Overview

Settlers of Saskatchewan arrived with very few items, except what they had in their trunks and what was on their backs. Most of the settlers did not have many clothes and it was too expensive to buy them. Settlers saved money by buying fabric at the general store and making their own clothing items. Looking after the clothes was a lot of work for settler women, as they had to mend, make soap, wash, dry, and iron all of their clothing.

Seven women are dressed up standing in front of a woodenfarmhouse for a photo.

This photo taken in 1930 is showing a group of women that are dressed up in clothing that would be saved for special occasions.

Making Fabric

Linen cloth was made from the flax plant. The stems of the flax plant were soaked and separated into strands which were spun into thread. The threads were dyed and then made into linen cloth on a loom.

An illustration of a sheep is shown.

A spinning wheel is used to spin a sheep’s wool into yarn.

An illustration of flax is shown.

A spinning wheel is used to spin flax strands into thread.

It was a lot of work and took many steps to make clothing from wool, which comes from sheep. Every family member helped. Children helped with the cleaning, teasing, and carding of the wool. A sharp knife (or large scissors) was used to cut the wool from the sheep, this step was called ‘sheep shearing’.

A man is using scissors to cut wool from a sheep.

With a lot of work, clothing could be made from wool that comes from sheep.

The next step was cleaning the wool. It had to be washed to clean off the dirt and the oil from the sheep’s skin. The wool was then teased, pulled apart to pick out grass, straw, and burrs that were stuck to it.

Carding was the next step, which was when the wool was brushed to untangle it and get out the knots. Then a spinning wheel was used to make the yarn. Strands of wool fibre were twisted around each other and spun into yarn. The yarn was wound around a spool.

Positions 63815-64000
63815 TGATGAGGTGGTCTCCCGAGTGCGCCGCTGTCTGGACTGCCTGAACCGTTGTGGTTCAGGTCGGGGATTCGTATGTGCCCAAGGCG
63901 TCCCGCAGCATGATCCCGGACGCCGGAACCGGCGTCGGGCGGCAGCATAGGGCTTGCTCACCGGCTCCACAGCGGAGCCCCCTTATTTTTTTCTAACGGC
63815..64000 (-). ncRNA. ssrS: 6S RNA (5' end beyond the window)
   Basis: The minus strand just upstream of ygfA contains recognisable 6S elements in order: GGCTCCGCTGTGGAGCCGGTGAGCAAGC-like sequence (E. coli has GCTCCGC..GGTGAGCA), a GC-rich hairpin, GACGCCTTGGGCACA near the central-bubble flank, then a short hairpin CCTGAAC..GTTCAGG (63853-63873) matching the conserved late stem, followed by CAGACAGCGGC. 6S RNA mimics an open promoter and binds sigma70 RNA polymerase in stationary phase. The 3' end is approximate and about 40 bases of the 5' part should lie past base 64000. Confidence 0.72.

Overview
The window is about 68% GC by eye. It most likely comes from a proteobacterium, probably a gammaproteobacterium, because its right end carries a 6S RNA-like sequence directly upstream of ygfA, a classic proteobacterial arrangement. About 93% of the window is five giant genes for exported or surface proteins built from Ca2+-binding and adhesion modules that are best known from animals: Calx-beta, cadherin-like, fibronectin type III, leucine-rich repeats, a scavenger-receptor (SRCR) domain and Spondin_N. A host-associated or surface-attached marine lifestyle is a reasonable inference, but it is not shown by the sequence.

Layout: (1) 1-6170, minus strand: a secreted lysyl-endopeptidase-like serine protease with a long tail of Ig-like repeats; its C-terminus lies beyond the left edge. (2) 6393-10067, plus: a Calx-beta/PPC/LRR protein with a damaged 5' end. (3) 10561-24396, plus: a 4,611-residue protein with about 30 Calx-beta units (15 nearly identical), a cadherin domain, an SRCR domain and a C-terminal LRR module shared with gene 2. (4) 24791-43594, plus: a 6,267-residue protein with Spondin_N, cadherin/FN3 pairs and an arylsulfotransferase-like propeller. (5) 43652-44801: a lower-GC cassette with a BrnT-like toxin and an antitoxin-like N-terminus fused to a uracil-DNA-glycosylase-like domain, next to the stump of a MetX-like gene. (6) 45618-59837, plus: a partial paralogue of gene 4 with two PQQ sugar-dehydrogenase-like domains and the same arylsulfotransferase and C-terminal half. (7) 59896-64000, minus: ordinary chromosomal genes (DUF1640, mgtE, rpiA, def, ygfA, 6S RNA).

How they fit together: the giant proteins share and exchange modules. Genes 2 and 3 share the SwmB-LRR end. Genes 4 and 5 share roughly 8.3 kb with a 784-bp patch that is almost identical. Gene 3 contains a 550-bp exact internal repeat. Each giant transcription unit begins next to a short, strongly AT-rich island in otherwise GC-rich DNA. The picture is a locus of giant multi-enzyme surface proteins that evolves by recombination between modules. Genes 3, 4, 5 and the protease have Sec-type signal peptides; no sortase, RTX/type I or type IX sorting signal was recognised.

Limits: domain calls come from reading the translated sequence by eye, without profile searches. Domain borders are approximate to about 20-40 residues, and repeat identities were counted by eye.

A woman is sitting on a chair next to a spinning wheel. She is spinning flax strands into thread.

A spinning wheel is used to spin wool into yarn. It is also used to spin flax strands into thread.

Finally, they were able to weave the wool. Cloth was made by weaving the yarn together on a loom.

A woman is sitting on a stool next to a loom. She is weaving threads on the loom into linen cloth.

A loom is used to make threads into linen cloth.

Linen could be made from sheep’s wool by using a spinning wheel and a loom.

Making Clothing

Most of the early settlers did not have many clothes. The settlers made a lot their own clothing from woolen cloth and linen fabric. By the 1890s, sewing machines were available to people to buy for their homes. Fabric could be bought at the general store if the settlers had enough money. Otherwise, they had to make their own fabric.

A general store is shown with lanterns and food items in the windows. On the outside of the store, it says 'General Store and Bakery, Post Office, Telegraph and Telephone Bueau'.

Settlers could buy the supplies they needed to make their own clothes from the general store in town.

Clothing made from wool or linen was not very colourful. The yarn or cloth could be dyed different colours by using bark, nuts, roots, leaves, flowers, and berries to make the dye. Sometimes the yarn was dyed before it was woven into cloth so there would be more than one colour in the woven cloth.

A woman is standing next to a sewing machine, holding up a shirt she is working on mending.

The settlers made most of their clothes using woolen and linen fabric.

A wool jacket is shown.

Woolen cloth was sewn into dresses, shirts, jackets, pants, and other clothing.

A dress was made using a flour cloth sack.